Cold Days (Hideg napok 1966) is the most famous film by András Kovács. It belongs to the classics of Hungarian cinema that were named the twelve best Hungarian films by the Budapest 12 critics. The film is set during WWll, specifically the 1942 massacre in Novi Sad (Újvidék in Hungarian) against more than 3000 Serbians and Jews, administered by the Hungarian army. The film begins with an explosion on the ice of the river Duna, accompanied by Béla Bártok’s Music for Strings, Percussion and Celesta (14 years before Kubrick utilised the same third movement in The Shining). A narrator recounts the massacre and its legal aftermath. He explains that the events themselves are not the topic of the film.
Kovács’ film is set in 1946 and focuses on four imprisoned officers who reminisce about those days from different perspectives. They are accused of participating in the events, and their respective memories give the film its structure. They sometimes talk about different circumstances, and at other times, the same ones, but from different angles. Based on the eponymous novel by Tibor Cseres, the film examines a part of history that wasn’t much talked about before and was even less portrayed in fiction. There was a tendency to focus on victorious events like in Egri csiallagok, which was filmed in 1968 in colour. It was shot by Ferenc Szécsényi, who also lensed Cold Days, but the films couldn’t be more different.
Cold Days on the plain
Whereas Egri csillagok tells the story where Hungary enjoyed one of the country’s few victorious historical moments in bright colours, Cold Days was shot in B&W and depicts a literally ice-cold reality. The scenes from the prison with its whitewashed walls have an intense feeling that might bring Jancsó‘s The Roundup (Szegénylegények) to mind. The films were released the same year, and both directors were influenced by Antonioni, which is evident from a late foggy scene. The setup with some men in a prison cell awaiting their fate might bring the aforementioned Kubrick’s Paths of Glory to mind, but Kovács’ film has none of the infuriating sentimentality of that early Kubrick work. The acting is uniformly excellent.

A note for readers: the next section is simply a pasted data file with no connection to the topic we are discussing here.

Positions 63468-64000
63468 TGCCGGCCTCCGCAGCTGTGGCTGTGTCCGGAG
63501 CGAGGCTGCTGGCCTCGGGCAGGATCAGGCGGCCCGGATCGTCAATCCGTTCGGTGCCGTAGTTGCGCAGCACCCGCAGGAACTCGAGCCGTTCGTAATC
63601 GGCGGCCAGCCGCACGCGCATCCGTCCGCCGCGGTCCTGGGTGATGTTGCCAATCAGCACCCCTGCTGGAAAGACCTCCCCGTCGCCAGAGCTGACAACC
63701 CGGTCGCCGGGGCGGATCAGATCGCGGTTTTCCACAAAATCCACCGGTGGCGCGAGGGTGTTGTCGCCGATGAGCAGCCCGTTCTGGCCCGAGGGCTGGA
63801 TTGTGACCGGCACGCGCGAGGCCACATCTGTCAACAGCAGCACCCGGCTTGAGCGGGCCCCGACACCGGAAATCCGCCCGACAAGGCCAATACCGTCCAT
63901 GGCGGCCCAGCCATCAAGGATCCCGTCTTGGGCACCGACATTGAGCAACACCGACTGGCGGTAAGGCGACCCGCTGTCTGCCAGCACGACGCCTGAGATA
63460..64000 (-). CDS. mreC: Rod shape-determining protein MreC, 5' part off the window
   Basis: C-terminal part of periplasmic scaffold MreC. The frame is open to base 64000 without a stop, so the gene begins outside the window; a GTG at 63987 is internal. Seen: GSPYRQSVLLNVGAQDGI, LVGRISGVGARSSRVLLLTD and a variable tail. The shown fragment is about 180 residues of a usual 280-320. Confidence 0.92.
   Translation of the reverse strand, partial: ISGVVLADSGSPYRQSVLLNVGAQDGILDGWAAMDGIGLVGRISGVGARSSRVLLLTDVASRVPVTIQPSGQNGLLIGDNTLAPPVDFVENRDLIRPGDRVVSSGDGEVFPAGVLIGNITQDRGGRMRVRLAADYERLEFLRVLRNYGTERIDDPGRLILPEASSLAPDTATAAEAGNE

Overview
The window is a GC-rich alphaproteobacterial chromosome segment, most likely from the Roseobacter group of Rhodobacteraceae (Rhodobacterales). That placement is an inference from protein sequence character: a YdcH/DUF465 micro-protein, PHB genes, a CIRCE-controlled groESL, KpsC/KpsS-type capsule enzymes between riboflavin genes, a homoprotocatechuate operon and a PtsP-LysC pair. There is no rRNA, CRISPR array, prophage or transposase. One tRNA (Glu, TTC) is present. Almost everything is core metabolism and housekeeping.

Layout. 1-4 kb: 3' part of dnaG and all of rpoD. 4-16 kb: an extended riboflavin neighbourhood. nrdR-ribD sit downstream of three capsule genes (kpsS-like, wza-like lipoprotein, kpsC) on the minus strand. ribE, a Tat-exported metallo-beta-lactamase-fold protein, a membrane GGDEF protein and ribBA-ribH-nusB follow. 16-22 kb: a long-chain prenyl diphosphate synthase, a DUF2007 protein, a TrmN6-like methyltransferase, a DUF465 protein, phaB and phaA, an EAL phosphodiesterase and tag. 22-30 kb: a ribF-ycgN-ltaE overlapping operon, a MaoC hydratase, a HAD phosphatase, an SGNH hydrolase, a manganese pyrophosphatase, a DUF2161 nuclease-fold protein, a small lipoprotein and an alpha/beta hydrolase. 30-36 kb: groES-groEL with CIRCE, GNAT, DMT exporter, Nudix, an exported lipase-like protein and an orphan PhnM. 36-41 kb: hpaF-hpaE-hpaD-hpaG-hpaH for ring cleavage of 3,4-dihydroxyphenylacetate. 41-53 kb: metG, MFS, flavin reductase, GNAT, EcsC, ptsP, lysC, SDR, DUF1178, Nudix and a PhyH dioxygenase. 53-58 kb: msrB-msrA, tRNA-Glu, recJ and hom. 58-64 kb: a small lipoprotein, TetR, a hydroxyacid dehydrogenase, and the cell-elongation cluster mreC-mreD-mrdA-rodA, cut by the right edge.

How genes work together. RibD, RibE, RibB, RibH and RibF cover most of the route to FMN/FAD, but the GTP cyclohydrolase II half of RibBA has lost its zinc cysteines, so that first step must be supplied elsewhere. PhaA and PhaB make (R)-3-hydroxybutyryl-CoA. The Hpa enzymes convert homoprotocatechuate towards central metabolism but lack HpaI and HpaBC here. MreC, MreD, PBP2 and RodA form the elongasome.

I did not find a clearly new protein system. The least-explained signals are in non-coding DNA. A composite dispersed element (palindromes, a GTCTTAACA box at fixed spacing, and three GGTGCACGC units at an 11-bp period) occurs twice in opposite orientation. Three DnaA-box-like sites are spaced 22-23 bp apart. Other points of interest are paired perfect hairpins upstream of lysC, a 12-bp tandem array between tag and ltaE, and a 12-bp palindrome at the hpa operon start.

András Kovács studied psychology, sociology and aesthetics before his film studies. All those elements come together expertly in the finished work. The blocking in the prison sequences could warrant a study in itself. Even in a cramped cell, the distance between the characters is accentuated in the framing, as well as the way they regard each other, or not. The philosophizing in the dialogue is akin to the films of Zoltán Fábri but adds a more keen visual sense, where the dialogue never unbalances the film. The didacticism is also kept in order, with no facile moralism. There are no heroes here, for sure, but possibly the bad guys are not so easy to point out, either.
Kovács would continue to make films such as Falak (1968) and The Stud Farm (A ménesgazda 1978), both of which are interesting, as well. The latter was restored and re-released recently. Still, Hideg Napok remains the work that puts his name in cinematic history. It won rave reviews upon release, and received a critics’ prize in Karlovy Vary, as well. The film is available in a beautifully restored version on Vimeo with English subtitles and is highly recommended. Not least for those who have seen similar later films which didn’t hit it out of the Park. Incidentally, the director’s son is András Bálint Kovács, the distinguished film scholar who has written several books, including one about Béla Tarr.